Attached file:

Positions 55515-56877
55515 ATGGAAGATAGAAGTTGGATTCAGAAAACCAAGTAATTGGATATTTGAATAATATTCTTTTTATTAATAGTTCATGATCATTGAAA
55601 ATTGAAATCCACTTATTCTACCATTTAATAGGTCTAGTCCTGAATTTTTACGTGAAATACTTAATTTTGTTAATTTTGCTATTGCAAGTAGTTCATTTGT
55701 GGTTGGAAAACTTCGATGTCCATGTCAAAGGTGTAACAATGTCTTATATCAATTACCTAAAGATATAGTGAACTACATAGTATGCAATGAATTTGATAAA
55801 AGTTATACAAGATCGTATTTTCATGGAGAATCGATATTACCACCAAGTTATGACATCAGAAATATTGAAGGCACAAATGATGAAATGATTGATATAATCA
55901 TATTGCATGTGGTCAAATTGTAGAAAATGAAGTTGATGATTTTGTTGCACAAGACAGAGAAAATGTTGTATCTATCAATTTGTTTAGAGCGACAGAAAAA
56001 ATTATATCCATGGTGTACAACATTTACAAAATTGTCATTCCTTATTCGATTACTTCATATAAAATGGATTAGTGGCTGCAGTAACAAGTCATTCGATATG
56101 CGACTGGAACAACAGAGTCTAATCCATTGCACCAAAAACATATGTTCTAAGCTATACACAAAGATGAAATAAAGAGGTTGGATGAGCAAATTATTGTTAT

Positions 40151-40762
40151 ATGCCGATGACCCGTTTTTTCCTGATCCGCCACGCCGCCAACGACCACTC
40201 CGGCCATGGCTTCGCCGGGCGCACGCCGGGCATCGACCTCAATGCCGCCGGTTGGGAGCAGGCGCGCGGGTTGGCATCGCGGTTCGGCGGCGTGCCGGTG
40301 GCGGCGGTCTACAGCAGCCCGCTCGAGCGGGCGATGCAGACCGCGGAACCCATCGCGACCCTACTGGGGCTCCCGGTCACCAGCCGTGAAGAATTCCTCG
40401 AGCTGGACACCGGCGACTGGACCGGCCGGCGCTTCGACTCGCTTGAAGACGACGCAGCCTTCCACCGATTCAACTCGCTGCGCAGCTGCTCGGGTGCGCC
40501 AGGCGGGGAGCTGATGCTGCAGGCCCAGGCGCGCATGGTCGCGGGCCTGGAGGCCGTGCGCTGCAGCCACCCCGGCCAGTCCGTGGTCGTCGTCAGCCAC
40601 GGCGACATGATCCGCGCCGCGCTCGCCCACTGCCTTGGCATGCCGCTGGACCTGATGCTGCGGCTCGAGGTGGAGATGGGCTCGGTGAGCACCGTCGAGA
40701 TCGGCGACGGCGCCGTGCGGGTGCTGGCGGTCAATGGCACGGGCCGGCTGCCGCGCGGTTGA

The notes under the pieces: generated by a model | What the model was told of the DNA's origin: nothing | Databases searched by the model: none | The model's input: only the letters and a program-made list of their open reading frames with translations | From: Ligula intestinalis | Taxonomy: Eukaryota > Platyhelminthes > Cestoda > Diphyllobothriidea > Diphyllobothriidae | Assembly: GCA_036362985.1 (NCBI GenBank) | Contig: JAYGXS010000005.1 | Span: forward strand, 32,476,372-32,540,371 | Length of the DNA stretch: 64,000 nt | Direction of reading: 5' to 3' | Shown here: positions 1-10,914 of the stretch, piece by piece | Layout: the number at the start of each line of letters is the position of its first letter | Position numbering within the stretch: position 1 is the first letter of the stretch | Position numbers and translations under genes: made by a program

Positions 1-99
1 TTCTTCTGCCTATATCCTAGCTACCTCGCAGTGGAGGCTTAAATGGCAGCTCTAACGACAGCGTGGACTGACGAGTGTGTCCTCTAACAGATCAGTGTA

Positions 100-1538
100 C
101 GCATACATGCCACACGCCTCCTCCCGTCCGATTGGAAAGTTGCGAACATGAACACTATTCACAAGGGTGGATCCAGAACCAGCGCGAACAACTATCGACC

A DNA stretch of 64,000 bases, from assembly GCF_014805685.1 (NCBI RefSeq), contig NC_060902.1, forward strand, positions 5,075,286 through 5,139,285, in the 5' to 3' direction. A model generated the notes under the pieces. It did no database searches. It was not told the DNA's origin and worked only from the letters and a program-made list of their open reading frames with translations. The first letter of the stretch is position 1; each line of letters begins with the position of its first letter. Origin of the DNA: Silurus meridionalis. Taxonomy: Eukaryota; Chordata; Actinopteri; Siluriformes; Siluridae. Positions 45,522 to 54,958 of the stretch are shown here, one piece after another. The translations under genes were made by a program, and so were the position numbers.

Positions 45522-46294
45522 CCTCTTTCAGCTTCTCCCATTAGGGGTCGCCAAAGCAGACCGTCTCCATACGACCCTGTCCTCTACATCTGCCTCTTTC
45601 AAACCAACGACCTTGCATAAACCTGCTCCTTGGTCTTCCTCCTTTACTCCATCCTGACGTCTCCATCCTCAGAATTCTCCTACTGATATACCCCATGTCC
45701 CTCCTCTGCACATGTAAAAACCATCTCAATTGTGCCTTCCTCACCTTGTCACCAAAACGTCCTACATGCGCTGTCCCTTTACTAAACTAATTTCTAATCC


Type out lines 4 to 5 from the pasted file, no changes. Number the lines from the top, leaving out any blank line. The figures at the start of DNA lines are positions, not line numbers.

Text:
55701 GGTTGGAAAACTTCGATGTCCATGTCAAAGGTGTAACAATGTCTTATATCAATTACCTAAAGATATAGTGAACTACATAGTATGCAATGAATTTGATAAA
55801 AGTTATACAAGATCGTATTTTCATGGAGAATCGATATTACCACCAAGTTATGACATCAGAAATATTGAAGGCACAAATGATGAAATGATTGATATAATCA